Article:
by Christine Berglund
The primary purpose of a stepping stone is to provide the prudent gardener a place to put his or her foot. Today as I was working in a four-foot wide bed, I was visually reminded of this.
As I stepped back to the ample landing space of the lawn, I looked back in horror to see four very deep footprints marring the level humus of the newly prepared bed.
The light soil, so ready to sprout seeds in a hospitable environment, had been compacted back into what was likely to turn into the consistency of bricks.
“Therefore be careful how you walk, not as unwise men but as wise; making the most of your time, because the days are evil” (Ephesians 5:15, 16 NASB).
Now, some of the stepping stones in my gardens are more decorative than functional.
The wrought iron butterfly stepping stone has been taken over by the weeds that grow between the generous and hospitable metal veins of its ornamental wings.
The lightweight compass stepping stone by the front walk, given to me by the Garden Club a long time ago, is too fragile to actually be walked upon.
In other places, the smaller step stones have been overgrown by sneaky creeping plants such as Verbena or various sedums. They seem to cover the stone overnight.
Before you know it, you literally have to “tiptoe through the tulips” because there is not enough space to put your whole foot down without crushing some very pretty creeping plants.
Then there are the substantial eighteen inch concrete walkway stones leading from the driveway to the back porch. Ahh! Now there’s a good place to plant my feet, even when they are not visible through armfuls of grocery sacks.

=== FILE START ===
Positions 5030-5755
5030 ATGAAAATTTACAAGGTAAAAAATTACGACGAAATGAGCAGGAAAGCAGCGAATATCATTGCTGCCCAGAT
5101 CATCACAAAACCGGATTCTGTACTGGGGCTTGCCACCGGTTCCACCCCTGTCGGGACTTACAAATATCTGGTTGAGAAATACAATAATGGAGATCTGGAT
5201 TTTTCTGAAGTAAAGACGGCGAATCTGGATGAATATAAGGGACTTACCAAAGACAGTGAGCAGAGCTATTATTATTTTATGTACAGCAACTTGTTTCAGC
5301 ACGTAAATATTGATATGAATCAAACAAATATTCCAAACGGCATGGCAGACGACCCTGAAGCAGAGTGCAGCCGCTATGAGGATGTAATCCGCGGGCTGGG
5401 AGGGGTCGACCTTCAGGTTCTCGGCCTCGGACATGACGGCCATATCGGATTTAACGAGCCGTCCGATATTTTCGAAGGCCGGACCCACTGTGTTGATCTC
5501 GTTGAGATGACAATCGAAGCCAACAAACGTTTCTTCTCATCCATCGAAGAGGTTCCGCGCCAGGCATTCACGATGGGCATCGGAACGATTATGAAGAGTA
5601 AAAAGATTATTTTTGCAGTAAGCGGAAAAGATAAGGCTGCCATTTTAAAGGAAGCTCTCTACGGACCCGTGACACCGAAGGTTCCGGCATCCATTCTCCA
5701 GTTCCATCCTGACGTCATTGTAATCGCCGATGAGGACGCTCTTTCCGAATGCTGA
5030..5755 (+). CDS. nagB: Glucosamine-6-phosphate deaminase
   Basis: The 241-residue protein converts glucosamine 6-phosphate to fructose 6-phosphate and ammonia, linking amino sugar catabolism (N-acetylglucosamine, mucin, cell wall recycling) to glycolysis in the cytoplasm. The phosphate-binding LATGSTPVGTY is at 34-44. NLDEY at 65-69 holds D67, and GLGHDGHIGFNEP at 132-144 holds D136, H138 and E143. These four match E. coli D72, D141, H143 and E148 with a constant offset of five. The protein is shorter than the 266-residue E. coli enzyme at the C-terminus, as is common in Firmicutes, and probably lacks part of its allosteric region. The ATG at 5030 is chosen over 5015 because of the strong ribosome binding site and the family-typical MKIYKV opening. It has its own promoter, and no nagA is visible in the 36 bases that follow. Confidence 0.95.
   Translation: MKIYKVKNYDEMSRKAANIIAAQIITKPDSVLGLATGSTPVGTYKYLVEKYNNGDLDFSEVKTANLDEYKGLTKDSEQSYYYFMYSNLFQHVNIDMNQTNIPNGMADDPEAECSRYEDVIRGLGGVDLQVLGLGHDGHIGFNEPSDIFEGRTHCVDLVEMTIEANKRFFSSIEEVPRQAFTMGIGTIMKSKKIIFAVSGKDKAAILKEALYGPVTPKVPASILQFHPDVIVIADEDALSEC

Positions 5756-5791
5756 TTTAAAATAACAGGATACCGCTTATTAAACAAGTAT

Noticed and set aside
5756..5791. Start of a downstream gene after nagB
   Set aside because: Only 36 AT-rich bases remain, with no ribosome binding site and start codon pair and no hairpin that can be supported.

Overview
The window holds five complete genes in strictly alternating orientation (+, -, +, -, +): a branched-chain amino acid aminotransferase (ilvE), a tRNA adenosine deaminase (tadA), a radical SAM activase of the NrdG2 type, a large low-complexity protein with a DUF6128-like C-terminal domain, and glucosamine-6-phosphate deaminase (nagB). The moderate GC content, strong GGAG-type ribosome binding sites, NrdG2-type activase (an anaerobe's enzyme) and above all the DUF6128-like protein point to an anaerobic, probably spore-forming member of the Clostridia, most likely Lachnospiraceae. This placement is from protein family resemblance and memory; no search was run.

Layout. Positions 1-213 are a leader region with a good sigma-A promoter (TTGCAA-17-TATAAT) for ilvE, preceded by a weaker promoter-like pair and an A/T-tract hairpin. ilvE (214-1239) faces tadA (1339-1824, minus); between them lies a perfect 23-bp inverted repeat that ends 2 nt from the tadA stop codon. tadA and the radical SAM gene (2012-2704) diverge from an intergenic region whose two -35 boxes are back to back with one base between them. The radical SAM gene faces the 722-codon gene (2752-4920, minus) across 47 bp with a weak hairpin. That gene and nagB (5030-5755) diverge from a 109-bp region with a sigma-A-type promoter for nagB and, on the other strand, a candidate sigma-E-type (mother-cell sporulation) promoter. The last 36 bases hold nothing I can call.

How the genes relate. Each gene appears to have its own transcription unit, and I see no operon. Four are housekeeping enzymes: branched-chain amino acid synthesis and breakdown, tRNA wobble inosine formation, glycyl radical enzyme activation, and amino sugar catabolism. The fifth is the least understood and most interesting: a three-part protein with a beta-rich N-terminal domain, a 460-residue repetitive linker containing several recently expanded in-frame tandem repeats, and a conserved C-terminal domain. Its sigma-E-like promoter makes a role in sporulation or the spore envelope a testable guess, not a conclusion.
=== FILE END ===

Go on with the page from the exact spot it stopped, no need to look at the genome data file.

Yes, we must be wary how we walk.
While watering my hostas and iris two summers ago, I made a misstep and broke an ankle and dislocated my kneecap.
You see, we can do more than just damage what we step on, we can damage ourselves. We are to “walk in a manner worthy of the calling with which you have been called” (Ephesians 4:1).
Jesus certainly put a high value on us, so we should then guard our souls by watching our own Christian walk. That is what is meant by “worthy.”
It certainly does not mean we create our own worth, or overestimate it. Our worth is determined by the high price paid for us, the blood of God’s beloved Son. We must walk in the way we have been called.
So I gingerly step around my dormant perennial plants, so as not to crush an unremarkable twig that could have turned into a blossom-laden branch.
We walk carefully when we “walk in love,” as Ephesians 5:2 suggests. The chapter outlines how to walk in love, and most of it deals with pure living, as the next chapter delves into our relationships to others.
I was watchful today not to step on the Allium that was emerging demurely from the mulch near the front pathway. I had placed a marker on the Autumn Glory Sedum that had accidentally seeded itself in the middle of the pathway in my “back 40” garden, and my clumsy feet thankfully missed crushing the tender shoots.
I wish I could say I was as careful with the feelings and sensitivities of the people around me. My cautious and convoluted walk through the sprouting garden of the late winter is a good reminder of the care I should take in my Christian walk.
Are we watching our step?